And competitive a cappella has gotten serious. Since its founding in 1996, the ICCA has turned into a massive national competition spawning a separate high school league and an open-entry, international competition for any signing group.

As a sociologist, watching niche hobbies turn into subcultures and subcultures turn into established institutions is fascinating. We even have data! Varsity Vocals publishes the results of each ICCA competition, including the scores and university affiliations of each group placing in the top-three of every quarterfinal, regional semifinal, and national final going back to 2006. I scraped the results from over 1300 placements to see what we can learn when a cappella meets analytics.

Watching a Conference Emerge

Organizational sociologists study how groups develop into functioning formal organizations by turning habits into routines and copying other established institutions. Over time, they watch how behaviors  become more bureaucratic and standardized.

We can watch this happen with the ICCAs. Over the years, Varsity Vocals has established formal scoring guidelines, judging sheets, and practices for standardizing extreme scores. By graphing out the distribution of groups’ scores over the years, you can see the competition get more consistent in its scoring over time. The distributions narrow in range, and they take a more normal shape around about 350 points rather than skewing high or low.

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Gender in the A Cappella World

Gender is a big deal in a cappella, because many groups define their membership by gender as a proxy for vocal range. Coed groups get a wider variety of voice parts, making their sound more versatile, but gender-exclusive groups can have an easier time getting a blended, uniform sound. This raises questions about gender and inequality, and there is a pretty big gender gap in who places at competition.

In light of this gap, one interesting trend is the explosion of coed a cappella groups over the past twelve years. These groups now make up a much larger proportion of placements, while all male and all female groups have been on the decline.

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Who Are the Powerhouse Schools?

Just like March Madness, one of my favorite parts about the ICCA is the way it brings together all kinds of students and schools. You’d be surprised by some of the schools that lead on the national scene. Check out some of the top performances on YouTube, and stay tuned to see who takes the championship next month!

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Evan Stewart is an assistant professor of sociology at University of Massachusetts Boston. You can follow him on Twitter.

This weekend I was at the annual conference for the Society for the Scientific Study of Religion, where they held a memorial for sociologist Peter Berger. I thought of Berger and Luckmann’s classic The Social Construction of Reality in the airport on the way home. Whenever people say ritual is dying out, or socially constructed things “aren’t real,” I think of airport lines.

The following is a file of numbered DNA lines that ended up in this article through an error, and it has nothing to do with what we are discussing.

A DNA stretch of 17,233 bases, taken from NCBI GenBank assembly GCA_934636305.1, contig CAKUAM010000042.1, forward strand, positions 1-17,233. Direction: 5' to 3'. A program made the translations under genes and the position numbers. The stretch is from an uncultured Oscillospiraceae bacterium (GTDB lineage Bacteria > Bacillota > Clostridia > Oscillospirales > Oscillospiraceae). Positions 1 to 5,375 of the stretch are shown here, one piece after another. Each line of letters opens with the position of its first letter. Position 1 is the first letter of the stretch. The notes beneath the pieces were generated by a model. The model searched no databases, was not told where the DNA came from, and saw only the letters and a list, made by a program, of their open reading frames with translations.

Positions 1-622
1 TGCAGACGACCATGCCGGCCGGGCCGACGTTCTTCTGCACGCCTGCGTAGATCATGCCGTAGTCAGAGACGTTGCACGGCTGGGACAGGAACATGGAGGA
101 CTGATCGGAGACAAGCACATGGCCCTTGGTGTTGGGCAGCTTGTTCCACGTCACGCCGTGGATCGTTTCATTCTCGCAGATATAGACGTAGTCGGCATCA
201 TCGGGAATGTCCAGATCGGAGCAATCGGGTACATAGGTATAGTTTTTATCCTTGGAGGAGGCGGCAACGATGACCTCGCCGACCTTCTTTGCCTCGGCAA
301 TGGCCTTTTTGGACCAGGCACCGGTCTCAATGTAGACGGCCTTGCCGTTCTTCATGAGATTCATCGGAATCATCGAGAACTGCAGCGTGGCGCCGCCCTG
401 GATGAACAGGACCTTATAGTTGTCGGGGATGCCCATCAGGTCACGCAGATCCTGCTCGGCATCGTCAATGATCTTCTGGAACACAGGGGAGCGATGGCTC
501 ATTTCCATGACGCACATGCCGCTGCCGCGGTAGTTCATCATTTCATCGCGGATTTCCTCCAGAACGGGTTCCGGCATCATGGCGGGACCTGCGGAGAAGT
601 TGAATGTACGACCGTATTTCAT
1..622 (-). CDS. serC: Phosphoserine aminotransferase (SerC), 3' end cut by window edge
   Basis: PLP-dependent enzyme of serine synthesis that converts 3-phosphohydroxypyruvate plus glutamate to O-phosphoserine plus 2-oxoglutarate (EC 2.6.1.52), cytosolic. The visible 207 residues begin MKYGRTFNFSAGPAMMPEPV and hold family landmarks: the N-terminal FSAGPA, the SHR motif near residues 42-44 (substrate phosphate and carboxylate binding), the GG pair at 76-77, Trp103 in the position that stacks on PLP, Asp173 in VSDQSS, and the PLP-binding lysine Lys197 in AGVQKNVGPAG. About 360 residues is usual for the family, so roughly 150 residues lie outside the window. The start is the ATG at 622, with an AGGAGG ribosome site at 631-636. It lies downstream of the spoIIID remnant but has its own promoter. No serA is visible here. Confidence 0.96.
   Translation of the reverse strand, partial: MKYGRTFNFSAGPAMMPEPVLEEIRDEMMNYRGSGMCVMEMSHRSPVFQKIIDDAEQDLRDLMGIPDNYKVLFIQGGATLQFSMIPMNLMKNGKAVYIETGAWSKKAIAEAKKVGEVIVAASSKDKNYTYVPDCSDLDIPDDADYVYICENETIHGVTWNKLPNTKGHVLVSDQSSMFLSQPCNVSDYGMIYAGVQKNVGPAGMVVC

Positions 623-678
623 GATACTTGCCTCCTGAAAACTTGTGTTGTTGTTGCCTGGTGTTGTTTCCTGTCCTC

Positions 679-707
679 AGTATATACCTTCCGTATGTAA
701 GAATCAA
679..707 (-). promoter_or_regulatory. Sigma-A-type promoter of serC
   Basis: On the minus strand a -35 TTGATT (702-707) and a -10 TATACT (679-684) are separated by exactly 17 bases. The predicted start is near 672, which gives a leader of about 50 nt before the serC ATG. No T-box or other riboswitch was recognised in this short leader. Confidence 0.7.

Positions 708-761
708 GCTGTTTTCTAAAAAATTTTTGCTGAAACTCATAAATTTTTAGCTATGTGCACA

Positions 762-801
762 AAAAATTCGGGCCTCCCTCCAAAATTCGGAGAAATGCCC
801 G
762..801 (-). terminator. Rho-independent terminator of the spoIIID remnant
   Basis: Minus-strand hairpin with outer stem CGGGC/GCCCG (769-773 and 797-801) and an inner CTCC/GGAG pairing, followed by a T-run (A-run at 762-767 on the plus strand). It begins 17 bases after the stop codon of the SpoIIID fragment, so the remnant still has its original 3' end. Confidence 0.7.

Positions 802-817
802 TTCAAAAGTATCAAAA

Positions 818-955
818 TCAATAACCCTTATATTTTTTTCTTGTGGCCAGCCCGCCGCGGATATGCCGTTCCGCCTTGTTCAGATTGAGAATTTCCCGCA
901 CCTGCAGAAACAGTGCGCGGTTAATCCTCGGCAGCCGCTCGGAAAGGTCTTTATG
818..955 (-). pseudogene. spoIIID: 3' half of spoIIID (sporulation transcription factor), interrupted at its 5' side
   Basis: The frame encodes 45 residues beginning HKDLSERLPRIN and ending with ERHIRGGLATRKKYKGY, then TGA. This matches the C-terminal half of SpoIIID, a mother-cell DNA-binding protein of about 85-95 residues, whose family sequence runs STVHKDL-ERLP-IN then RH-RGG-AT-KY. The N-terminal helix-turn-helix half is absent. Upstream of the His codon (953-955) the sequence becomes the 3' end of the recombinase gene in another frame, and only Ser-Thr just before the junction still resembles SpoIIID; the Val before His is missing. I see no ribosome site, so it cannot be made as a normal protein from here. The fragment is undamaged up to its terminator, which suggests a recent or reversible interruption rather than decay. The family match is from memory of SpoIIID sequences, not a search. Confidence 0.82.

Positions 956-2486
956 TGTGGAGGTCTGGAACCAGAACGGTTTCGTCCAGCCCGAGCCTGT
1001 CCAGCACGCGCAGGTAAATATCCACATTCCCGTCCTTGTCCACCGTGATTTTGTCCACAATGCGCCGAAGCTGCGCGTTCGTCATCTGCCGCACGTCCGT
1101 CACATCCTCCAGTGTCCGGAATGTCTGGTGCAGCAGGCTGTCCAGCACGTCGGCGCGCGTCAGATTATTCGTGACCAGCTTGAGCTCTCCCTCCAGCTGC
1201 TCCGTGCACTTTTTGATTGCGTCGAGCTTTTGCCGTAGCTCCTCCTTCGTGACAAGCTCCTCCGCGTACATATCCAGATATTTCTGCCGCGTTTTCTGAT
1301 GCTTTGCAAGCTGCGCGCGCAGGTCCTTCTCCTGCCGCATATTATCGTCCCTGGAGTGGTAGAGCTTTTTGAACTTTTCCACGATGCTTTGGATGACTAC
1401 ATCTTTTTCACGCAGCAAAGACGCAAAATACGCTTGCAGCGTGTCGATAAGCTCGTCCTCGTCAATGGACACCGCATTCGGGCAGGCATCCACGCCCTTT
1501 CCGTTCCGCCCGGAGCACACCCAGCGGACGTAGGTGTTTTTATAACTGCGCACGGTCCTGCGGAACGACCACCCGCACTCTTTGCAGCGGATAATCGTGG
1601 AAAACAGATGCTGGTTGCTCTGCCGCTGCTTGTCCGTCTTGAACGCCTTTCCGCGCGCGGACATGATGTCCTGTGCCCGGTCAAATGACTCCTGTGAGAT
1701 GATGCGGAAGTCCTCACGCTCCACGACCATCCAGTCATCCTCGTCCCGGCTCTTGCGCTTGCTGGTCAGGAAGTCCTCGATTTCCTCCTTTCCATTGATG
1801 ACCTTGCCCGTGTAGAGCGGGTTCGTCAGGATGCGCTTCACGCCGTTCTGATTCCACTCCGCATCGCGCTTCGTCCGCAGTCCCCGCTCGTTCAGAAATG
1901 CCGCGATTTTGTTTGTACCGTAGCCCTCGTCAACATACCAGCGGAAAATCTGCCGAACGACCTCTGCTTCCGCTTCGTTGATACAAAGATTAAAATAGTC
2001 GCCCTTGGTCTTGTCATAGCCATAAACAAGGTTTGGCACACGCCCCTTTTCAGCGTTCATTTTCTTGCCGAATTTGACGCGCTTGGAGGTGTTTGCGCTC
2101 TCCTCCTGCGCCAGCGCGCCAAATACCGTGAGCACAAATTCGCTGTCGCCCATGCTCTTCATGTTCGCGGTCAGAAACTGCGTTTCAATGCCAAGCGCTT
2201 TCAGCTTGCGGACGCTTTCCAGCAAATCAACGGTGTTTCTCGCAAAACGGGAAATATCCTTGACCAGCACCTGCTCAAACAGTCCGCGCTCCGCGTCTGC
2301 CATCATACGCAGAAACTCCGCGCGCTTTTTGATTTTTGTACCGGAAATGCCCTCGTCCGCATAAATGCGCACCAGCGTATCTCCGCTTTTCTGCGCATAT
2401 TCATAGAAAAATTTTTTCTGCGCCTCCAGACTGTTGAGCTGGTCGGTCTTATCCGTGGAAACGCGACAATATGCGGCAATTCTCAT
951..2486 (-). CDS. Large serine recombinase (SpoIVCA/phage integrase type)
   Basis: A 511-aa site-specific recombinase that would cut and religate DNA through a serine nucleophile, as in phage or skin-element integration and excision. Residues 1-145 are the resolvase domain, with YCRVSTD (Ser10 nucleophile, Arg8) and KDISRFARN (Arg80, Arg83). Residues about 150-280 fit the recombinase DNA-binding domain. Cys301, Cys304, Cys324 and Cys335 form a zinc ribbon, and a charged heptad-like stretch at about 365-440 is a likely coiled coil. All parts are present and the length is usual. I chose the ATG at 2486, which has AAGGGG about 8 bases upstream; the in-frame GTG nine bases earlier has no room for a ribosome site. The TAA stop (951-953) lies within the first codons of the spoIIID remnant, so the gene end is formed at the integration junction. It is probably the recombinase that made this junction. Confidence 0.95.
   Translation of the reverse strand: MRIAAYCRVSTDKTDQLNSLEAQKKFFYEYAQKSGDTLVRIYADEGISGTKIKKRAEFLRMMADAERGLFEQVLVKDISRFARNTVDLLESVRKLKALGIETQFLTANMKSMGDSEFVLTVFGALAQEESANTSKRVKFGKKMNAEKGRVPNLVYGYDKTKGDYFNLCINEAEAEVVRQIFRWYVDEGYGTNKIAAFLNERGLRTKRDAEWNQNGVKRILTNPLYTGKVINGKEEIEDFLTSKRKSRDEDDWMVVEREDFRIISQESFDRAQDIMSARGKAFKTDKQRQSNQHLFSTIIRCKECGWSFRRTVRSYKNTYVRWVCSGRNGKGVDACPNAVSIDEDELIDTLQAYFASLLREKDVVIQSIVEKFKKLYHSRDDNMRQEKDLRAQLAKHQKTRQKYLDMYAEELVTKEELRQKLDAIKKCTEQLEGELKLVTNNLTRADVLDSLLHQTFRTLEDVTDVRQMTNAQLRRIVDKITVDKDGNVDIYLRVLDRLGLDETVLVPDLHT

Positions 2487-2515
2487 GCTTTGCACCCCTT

There are always two lines, but rarely any separation other than a sign like this. If you’re lucky, you can catch the gate agent making a big show of opening the “general boarding” lane, but everyone ends up at the same scanner right past the sign (usually only a minute or two after the “elite” passengers). From Berger and Luckmann (the Anchor Books paperback edition):

The developing human being not only interrelates with a particular natural environment, but with a specific cultural and social order which is mediated to him by the significant others who have charge of him (p. 48).

The symbolic universe orders and thereby legitimates everyday roles, priorities, and operating procedures…even the most trivial transactions of everyday life may come to be imbued with profound significance (p. 99).

Evan Stewart is an assistant professor of sociology at University of Massachusetts Boston. You can follow him on Twitter.

1Many hope that Misty Copeland is ushering in a new era for ballet. She is the first female African American ballet dancer to have the role of Principal Dancer at the American Ballet Theatre. She has literally changed the face of the dance.

Race is a central and important part of her story, but in A Ballerina’s Tale, the documentary featuring her career, she describes herself as defying not just one, but three ideas about what ballerinas are supposed to look like: “I’m black,” she says, and also: “I have a large chest, I’m muscular.”

In fact, asked to envision a prima ballerina, writes commentator Shane Jewel, what comes to most of our minds is probably a “perilously thin, desperately beautiful, gracefully elongated girl who is… pale as the driven snow.” White, yes, but also flat-chested and without obvious muscularity.

It feels like a timeless archetype — at least as timeless as ballet itself, which dates back to the 15th century — but it’s not. In fact, the idea that ballerinas should be painfully thin is a new development, absorbing only a fraction of ballet’s history, as can clearly be seen in this historical slideshow.